Fewer antibody diversity as we age.

As we age, our immune system works less well. We become more susceptible to infections and vaccinations no longer work as effectively. A research team led by Dario Riccardo Valenzano investigated whether short-lived killifish undergo aging of the immune system. Indeed, they found that already at four months of age, killifish have less diverse circulating antibodies compared to younger fish, which may contribute to a generalized decrease in the immune function.

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The immune system must constantly respond to new attacks from pathogens and remember them in order to be protected during the next infection. For this purpose, B cells build an information repository and produce a variety of antibodies that can directly recognize the pathogens.

“We wanted to know about the antibody repertoire in old age,” explains Dario Riccardo Valenzano, who led the study. “It is difficult to study a human being’s immune system over his or her entire life, because humans live a very long time. Moreover, in humans you can only study the antibodies in peripheral blood, as it is problematic to get samples from other tissues. For this reason, we used the killifish. It is very short-lived and we can get probes from different tissues.”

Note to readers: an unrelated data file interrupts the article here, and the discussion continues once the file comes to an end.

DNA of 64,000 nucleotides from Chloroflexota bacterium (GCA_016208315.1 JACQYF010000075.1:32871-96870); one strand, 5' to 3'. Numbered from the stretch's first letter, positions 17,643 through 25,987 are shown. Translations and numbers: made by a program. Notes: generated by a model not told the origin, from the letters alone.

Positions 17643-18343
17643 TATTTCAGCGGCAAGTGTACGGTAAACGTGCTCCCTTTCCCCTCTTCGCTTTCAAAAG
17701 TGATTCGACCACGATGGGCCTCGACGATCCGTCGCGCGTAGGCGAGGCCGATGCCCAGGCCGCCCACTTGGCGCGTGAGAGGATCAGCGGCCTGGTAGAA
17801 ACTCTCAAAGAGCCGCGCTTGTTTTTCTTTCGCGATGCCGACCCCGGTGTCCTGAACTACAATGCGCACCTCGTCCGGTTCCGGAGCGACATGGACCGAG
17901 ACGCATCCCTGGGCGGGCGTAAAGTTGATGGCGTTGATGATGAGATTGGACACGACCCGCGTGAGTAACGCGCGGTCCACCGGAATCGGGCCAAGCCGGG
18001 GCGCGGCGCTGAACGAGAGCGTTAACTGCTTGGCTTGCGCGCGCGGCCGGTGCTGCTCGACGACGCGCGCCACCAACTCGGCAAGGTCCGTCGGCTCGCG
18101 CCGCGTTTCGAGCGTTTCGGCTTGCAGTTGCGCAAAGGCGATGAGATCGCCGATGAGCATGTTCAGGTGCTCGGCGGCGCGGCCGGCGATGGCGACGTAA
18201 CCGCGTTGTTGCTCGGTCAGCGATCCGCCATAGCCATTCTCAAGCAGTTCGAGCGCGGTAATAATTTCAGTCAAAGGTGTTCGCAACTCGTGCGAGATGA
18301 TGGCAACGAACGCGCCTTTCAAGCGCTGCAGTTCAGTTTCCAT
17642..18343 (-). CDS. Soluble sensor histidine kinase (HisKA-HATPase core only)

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Killifishes are the shortest-lived vertebrates that can be kept in the laboratory. They live for only three to four months, age in a time-lapse and have become the focus of ageing research in recent years due to these characteristics.

Less antibody diversity

The researchers were able to characterize with high accuracy all the antibodies that killifish produce. They found that older killifish have different types of antibodies in their blood than younger fish. They also had a lower diversity of antibodies throughout their bodies.

“If we have fewer different antibodies as we age, this could lead to a reduced ability to respond to infections. We now want to further investigate why the B cells lose their ability to produce diverse antibodies and whether they can possibly be rejuvenated in the killifish and thus regain this ability,” says Valenzano.

The research for this study was conducted at the Max Planck Institute for Biology of Ageing and was funded by the CECAD Cluster of Excellence for Aging Research and the Collaborative Research Center 1310 at the University of Cologne. Dario Riccardo Valenzano is now group leader of the research group “Evolutionary Biology / Microbiome-Host Interactions in Aging” at the Leibniz Institute on Aging – Fritz Lipmann Institute (FLI) and Professor at Friedrich Schiller University in Jena.

IMAGE CREDIT: Max Planck Institute for Biology of Ageing


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